Review: Action Comics Rebirth

Yul Espinosa Yul Espinosa
Expert Contributor
November 3rd, 2016

Born and raised in NYC, I moved to Baltimore, Maryland to make a change. I'm an illustrator, writer, blogger, substitute teacher, former optician and lab technician with a Bachelors Degree in Illustration from Maryland Institute College of Art and a Associates Degree in Digital illustration.

Review: Action Comics Rebirth
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Back n a hopeful direction

Reviewed by:
Rating:
4
On November 3, 2016
Last modified:November 3, 2016

Summary:

Action Comics #966 Rebirth fulfills a promise of a better tomorrow and gives hope where there was none.

Price:
Back n a hopeful direction

Reviewed by:
Rating:

4
On November 3, 2016
Last modified:November 3, 2016

Summary:

Action Comics #966 Rebirth fulfills a promise of a better tomorrow and gives hope where there was none.

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 Action Comics Rebirth is one of the many hit story arcs on the market from DC Comics at the moment. Here, our own Yul Espinosa takes a look at the series so far and the success of its creative team.

Review: Action Comics Rebirth

Action Comics Rebirth

Credit: DC Comics

 

Action Comics Rebirth: Synopsis and Analysis:

(Spoilers Ahead)

When Geoff Johns promises a DC Comics Rebirth, he delivers. In this case, the team of Dan Jurgens, Stephen Segovia and Art Thibert, for Action Comics, is a perfect fit for this book. The story so far is that Superman and family are trying to get reintegrated into life back in Metropolis. This Superman, unlike the New 52 Superman is older, wiser and willing to do whatever it takes to protect his family and his adopted world. He has a son, Jon, with Lois Lane, his wife. His son also shares his remarkable abilities.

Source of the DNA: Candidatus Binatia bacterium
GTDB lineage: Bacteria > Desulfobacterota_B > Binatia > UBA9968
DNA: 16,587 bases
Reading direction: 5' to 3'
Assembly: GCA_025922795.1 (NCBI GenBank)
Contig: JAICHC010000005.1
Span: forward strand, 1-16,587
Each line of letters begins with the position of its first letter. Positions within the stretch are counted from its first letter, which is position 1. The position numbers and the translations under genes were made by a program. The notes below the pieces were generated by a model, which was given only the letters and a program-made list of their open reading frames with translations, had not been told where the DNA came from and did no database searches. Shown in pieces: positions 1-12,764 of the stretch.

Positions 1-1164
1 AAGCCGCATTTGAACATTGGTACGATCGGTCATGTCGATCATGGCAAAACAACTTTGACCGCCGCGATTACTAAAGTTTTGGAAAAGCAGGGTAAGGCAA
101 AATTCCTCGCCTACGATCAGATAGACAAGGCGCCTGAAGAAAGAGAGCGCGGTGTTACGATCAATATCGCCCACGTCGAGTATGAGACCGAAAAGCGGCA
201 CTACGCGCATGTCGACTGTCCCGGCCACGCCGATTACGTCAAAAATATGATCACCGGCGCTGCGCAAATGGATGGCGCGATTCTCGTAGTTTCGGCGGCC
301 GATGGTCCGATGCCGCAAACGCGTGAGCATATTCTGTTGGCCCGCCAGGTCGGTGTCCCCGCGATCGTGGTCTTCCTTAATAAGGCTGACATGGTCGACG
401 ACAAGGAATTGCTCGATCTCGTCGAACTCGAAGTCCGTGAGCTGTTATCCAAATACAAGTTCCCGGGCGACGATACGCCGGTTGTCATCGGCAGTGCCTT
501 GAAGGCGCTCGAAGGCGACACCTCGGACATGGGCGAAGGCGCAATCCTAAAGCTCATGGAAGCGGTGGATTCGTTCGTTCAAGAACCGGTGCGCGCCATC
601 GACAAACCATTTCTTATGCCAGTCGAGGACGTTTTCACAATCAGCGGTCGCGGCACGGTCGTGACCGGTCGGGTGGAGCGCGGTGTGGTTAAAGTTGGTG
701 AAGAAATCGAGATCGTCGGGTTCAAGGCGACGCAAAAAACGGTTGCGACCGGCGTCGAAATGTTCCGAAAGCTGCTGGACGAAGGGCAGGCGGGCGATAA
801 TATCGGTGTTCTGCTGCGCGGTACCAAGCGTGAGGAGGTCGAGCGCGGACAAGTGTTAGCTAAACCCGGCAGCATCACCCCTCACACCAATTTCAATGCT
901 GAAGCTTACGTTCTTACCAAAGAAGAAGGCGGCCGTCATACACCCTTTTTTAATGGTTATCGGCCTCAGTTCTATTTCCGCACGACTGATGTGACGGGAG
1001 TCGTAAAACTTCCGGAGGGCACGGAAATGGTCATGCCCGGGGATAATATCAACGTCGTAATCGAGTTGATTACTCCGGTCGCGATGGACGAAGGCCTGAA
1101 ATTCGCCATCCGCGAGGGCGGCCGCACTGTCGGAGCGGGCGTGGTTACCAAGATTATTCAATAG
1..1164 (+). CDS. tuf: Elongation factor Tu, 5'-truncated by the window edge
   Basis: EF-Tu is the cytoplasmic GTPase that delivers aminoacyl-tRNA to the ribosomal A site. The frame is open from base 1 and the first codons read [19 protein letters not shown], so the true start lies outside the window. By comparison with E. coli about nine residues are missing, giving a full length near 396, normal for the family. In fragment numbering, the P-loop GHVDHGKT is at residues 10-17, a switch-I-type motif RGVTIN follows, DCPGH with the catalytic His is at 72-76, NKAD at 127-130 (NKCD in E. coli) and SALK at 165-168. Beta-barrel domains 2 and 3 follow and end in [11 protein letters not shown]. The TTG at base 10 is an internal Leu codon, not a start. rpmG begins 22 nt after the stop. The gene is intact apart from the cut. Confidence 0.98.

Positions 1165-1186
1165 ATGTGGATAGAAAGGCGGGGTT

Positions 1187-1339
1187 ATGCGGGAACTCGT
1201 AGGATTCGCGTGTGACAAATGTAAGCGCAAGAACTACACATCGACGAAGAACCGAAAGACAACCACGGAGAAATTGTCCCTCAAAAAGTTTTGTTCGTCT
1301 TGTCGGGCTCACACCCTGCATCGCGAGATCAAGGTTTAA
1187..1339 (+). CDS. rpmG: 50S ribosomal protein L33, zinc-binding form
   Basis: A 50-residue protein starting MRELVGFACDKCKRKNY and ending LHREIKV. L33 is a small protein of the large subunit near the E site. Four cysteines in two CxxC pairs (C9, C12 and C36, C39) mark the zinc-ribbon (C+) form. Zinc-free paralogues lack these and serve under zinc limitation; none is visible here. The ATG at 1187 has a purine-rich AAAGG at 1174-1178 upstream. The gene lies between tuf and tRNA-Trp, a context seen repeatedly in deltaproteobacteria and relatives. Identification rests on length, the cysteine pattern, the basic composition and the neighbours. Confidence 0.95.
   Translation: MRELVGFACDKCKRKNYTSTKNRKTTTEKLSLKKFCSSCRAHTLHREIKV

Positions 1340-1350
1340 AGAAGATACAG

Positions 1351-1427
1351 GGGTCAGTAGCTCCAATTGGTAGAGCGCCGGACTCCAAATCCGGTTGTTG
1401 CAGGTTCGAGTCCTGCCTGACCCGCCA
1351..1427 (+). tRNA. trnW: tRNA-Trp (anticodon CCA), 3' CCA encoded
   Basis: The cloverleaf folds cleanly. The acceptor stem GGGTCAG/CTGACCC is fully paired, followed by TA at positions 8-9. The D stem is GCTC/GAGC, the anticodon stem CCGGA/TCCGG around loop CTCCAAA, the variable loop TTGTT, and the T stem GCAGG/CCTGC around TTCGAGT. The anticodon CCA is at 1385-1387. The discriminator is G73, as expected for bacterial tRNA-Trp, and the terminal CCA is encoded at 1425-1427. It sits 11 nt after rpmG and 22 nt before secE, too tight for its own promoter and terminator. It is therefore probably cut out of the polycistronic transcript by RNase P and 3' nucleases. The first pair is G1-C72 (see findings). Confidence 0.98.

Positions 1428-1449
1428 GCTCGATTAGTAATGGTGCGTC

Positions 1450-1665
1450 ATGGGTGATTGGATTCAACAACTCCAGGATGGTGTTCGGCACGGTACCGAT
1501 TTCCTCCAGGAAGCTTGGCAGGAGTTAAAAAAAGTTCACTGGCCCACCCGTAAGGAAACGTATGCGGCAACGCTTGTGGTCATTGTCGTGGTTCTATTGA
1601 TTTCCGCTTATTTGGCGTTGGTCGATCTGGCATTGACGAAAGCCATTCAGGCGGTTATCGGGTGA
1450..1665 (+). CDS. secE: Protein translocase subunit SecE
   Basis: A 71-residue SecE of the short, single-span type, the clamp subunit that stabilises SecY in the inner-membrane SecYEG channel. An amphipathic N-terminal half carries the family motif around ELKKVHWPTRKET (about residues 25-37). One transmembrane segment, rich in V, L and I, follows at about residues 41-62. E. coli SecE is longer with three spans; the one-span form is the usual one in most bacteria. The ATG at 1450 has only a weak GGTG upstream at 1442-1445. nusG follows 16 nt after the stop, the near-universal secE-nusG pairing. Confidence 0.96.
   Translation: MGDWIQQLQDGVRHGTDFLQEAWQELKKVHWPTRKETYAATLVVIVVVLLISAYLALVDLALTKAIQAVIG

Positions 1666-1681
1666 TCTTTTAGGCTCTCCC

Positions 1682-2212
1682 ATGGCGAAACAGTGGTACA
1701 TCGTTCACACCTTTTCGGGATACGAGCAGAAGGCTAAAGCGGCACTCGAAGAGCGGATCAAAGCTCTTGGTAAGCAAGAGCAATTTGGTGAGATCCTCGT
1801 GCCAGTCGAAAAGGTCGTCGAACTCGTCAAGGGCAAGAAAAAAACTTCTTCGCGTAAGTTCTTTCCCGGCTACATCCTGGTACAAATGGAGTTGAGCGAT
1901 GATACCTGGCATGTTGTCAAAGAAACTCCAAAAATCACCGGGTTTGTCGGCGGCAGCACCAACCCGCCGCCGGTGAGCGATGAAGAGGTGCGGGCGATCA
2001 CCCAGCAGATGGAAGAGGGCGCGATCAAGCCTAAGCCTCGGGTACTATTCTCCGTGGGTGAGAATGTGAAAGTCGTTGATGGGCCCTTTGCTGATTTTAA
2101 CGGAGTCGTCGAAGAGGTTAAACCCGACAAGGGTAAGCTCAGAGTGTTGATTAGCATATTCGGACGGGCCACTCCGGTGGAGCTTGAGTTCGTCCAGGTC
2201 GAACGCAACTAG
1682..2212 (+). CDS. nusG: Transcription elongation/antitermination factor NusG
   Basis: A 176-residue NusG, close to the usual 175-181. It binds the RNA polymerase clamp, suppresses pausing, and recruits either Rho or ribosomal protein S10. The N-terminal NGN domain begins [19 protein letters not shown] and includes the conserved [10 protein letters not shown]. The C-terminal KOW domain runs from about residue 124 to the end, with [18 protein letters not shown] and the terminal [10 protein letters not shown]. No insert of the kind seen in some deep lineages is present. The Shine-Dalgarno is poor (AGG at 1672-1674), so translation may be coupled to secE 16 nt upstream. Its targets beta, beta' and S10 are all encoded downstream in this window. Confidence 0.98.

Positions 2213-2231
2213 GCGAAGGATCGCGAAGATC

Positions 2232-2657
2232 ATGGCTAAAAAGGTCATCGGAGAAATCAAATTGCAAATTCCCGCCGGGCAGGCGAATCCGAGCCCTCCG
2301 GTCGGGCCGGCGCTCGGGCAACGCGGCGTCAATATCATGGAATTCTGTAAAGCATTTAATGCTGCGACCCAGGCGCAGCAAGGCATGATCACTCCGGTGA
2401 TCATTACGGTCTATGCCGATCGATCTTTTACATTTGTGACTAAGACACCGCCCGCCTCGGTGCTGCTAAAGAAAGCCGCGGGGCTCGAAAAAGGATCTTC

In part two of Lois Lane: Back at the Planet, Lois has wanted to get back to work to make herself more useful. Lois had also been dreaming of her New 52 counterpart and received a mysterious note from her along with an eight digit password. She goes back to the Daily Planet as well as her counterpart's apartment where she is confronted by Superwoman, also known as Lana Lang. Superman in the meantime, understands his partner's growing pains and tries to explain to his son Jon why Lois won't be home as much. Lois, who is now afraid of the woman standing in front of her sends an emergency call to Jon and Superman. All is now revealed to Superman and Lois as to the fate of her counterpart.

Dan Jurgens, a veteran writer and artist, handles Superman superbly. He gives Superman a vulnerability that hasn't been seen in quite a while, which is more familial and emotional aspect that grounds him. Jon has been a great addition to the DC Rebirth adding to the mystery, hope and legacy that is Superman. Jurgens gives Lois Lane a bigger strength; that strength being the wisdom and power of motherhood, while remaining true to the character.